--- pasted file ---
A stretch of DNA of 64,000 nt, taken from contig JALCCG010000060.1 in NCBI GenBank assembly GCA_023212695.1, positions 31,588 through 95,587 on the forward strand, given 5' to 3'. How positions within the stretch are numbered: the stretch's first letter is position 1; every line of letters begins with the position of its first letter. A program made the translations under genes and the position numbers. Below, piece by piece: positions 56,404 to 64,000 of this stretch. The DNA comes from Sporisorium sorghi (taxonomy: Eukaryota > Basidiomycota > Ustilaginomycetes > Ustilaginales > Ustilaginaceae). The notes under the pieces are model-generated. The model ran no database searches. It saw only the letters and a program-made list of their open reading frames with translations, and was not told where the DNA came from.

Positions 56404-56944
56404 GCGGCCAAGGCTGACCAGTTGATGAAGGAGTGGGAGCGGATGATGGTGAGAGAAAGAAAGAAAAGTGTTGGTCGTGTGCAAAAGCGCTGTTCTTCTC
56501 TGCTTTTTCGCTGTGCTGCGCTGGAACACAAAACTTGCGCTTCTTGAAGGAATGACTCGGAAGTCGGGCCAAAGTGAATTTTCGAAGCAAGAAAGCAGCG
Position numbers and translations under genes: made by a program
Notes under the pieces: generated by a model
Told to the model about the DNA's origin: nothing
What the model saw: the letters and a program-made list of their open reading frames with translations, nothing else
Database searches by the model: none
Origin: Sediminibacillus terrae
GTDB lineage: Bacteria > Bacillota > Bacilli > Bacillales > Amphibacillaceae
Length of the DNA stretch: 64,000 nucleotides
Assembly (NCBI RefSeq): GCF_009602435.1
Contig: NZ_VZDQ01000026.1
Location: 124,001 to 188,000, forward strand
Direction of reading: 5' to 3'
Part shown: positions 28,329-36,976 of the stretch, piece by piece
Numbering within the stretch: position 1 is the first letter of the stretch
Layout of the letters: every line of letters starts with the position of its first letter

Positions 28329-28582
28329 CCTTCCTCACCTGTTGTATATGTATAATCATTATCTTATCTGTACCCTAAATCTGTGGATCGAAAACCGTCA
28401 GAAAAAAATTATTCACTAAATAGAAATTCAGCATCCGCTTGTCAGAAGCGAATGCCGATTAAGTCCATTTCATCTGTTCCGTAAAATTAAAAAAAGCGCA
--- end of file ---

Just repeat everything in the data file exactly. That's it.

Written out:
A stretch of DNA of 64,000 nt, taken from contig JALCCG010000060.1 in NCBI GenBank assembly GCA_023212695.1, positions 31,588 through 95,587 on the forward strand, given 5' to 3'. How positions within the stretch are numbered: the stretch's first letter is position 1; every line of letters begins with the position of its first letter. A program made the translations under genes and the position numbers. Below, piece by piece: positions 56,404 to 64,000 of this stretch. The DNA comes from Sporisorium sorghi (taxonomy: Eukaryota > Basidiomycota > Ustilaginomycetes > Ustilaginales > Ustilaginaceae). The notes under the pieces are model-generated. The model ran no database searches. It saw only the letters and a program-made list of their open reading frames with translations, and was not told where the DNA came from.

Positions 56404-56944
56404 GCGGCCAAGGCTGACCAGTTGATGAAGGAGTGGGAGCGGATGATGGTGAGAGAAAGAAAGAAAAGTGTTGGTCGTGTGCAAAAGCGCTGTTCTTCTC
56501 TGCTTTTTCGCTGTGCTGCGCTGGAACACAAAACTTGCGCTTCTTGAAGGAATGACTCGGAAGTCGGGCCAAAGTGAATTTTCGAAGCAAGAAAGCAGCG
Position numbers and translations under genes: made by a program
Notes under the pieces: generated by a model
Told to the model about the DNA's origin: nothing
What the model saw: the letters and a program-made list of their open reading frames with translations, nothing else
Database searches by the model: none
Origin: Sediminibacillus terrae
GTDB lineage: Bacteria > Bacillota > Bacilli > Bacillales > Amphibacillaceae
Length of the DNA stretch: 64,000 nucleotides
Assembly (NCBI RefSeq): GCF_009602435.1
Contig: NZ_VZDQ01000026.1
Location: 124,001 to 188,000, forward strand
Direction of reading: 5' to 3'
Part shown: positions 28,329-36,976 of the stretch, piece by piece
Numbering within the stretch: position 1 is the first letter of the stretch
Layout of the letters: every line of letters starts with the position of its first letter

Positions 28329-28582
28329 CCTTCCTCACCTGTTGTATATGTATAATCATTATCTTATCTGTACCCTAAATCTGTGGATCGAAAACCGTCA
28401 GAAAAAAATTATTCACTAAATAGAAATTCAGCATCCGCTTGTCAGAAGCGAATGCCGATTAAGTCCATTTCATCTGTTCCGTAAAATTAAAAAAAGCGCA